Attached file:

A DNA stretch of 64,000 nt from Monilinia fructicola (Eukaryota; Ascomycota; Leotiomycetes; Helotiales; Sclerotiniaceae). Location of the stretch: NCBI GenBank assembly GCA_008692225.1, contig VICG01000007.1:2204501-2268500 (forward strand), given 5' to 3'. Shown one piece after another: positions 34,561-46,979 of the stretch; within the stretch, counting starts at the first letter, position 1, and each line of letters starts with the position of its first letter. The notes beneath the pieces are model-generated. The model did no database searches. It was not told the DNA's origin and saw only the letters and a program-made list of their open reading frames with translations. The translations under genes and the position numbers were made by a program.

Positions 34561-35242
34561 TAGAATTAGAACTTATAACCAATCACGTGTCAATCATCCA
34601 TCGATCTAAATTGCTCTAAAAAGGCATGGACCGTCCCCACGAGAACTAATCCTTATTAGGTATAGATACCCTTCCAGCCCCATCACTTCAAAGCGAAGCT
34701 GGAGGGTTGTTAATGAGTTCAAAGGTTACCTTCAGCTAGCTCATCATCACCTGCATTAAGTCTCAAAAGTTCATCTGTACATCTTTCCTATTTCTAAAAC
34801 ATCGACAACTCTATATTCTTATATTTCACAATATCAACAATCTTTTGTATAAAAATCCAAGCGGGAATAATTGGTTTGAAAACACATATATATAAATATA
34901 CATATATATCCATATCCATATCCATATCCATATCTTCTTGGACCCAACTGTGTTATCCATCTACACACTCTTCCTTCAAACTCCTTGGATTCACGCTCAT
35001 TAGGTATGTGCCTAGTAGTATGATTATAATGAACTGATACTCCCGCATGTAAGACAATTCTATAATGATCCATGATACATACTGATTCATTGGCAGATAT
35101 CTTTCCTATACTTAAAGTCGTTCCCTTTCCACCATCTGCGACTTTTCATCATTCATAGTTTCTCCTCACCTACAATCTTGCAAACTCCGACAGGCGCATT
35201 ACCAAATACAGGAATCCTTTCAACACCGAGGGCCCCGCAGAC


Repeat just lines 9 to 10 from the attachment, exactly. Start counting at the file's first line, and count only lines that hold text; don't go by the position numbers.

35101 CTTTCCTATACTTAAAGTCGTTCCCTTTCCACCATCTGCGACTTTTCATCATTCATAGTTTCTCCTCACCTACAATCTTGCAAACTCCGACAGGCGCATT
35201 ACCAAATACAGGAATCCTTTCAACACCGAGGGCCCCGCAGAC